Middle East policy shows Turkey’s new desire for allies

  • Galip Dalay

    Associate Fellow, Middle East and North Africa Programme, Chatham House

    زميل مشارك، برنامج الشرق الأوسط وشمال أفريقيا

Although there is no golden era in Turkish-Egyptian relations, the post-2013 period has been exceptionally bad. Turkey was the most vocal opponent of the Egyptian coup of 2013 which removed the country’s first democratically-elected Islamist president Mohammed Morsi from power, while Istanbul became one of the main destinations for the Egyptian opposition fleeing the post-coup crackdown.

Ankara’s relations with the Abdul Fattah al-Sisi regime and the ‘anti-Arab Spring’ camp which included Saudi Arabia and the United Arab Emirates (UAE) nosedived as a result, and have been largely acrimonious and icy since, with the Libyan conflict and the Eastern Mediterranean crisis further aggravating the situation.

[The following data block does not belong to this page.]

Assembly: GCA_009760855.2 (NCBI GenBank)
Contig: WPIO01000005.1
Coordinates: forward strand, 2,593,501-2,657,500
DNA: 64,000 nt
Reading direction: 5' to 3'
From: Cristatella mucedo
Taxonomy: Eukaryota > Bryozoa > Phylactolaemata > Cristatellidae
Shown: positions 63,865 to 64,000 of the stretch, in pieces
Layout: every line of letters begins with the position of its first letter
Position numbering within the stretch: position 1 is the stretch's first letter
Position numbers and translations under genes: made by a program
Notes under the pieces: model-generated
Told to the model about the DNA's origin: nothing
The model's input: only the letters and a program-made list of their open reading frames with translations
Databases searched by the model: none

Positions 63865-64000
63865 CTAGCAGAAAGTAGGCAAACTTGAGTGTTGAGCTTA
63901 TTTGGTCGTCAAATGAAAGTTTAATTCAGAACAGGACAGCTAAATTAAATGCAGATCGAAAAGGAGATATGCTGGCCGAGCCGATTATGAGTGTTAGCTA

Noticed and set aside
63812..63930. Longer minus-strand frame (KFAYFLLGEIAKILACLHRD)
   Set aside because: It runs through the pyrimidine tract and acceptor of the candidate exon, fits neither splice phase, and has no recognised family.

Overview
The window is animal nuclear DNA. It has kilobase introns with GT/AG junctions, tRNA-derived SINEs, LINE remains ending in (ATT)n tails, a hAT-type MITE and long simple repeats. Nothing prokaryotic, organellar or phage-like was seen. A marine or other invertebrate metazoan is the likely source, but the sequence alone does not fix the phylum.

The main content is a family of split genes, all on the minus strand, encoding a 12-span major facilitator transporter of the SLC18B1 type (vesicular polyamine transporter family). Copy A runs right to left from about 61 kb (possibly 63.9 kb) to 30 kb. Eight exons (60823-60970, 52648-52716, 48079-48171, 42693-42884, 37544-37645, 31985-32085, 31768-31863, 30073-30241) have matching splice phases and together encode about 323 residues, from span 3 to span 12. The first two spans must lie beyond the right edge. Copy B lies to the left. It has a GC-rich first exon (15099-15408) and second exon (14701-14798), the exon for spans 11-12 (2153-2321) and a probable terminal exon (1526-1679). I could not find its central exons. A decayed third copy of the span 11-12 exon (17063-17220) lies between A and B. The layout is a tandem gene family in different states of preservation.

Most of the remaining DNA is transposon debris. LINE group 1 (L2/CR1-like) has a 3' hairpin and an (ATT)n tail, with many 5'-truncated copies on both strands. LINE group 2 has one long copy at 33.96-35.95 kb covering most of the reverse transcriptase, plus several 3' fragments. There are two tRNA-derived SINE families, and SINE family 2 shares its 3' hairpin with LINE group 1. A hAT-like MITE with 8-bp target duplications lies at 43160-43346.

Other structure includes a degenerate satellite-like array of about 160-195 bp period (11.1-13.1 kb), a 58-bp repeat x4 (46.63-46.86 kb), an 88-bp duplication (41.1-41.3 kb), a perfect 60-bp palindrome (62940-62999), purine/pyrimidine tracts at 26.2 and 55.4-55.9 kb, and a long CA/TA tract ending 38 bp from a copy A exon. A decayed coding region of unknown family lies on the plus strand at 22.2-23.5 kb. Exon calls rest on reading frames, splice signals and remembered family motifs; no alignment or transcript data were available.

But Turkey is now recalibrating its Middle East policy, with Ankara using more conciliatory language and, more importantly, taking steps to repair the ties with Egypt with a Turkish delegation headed by deputy foreign minister Sedat Onal visiting Cairo and foreign ministers of both countries expected to meet towards the end of May. 

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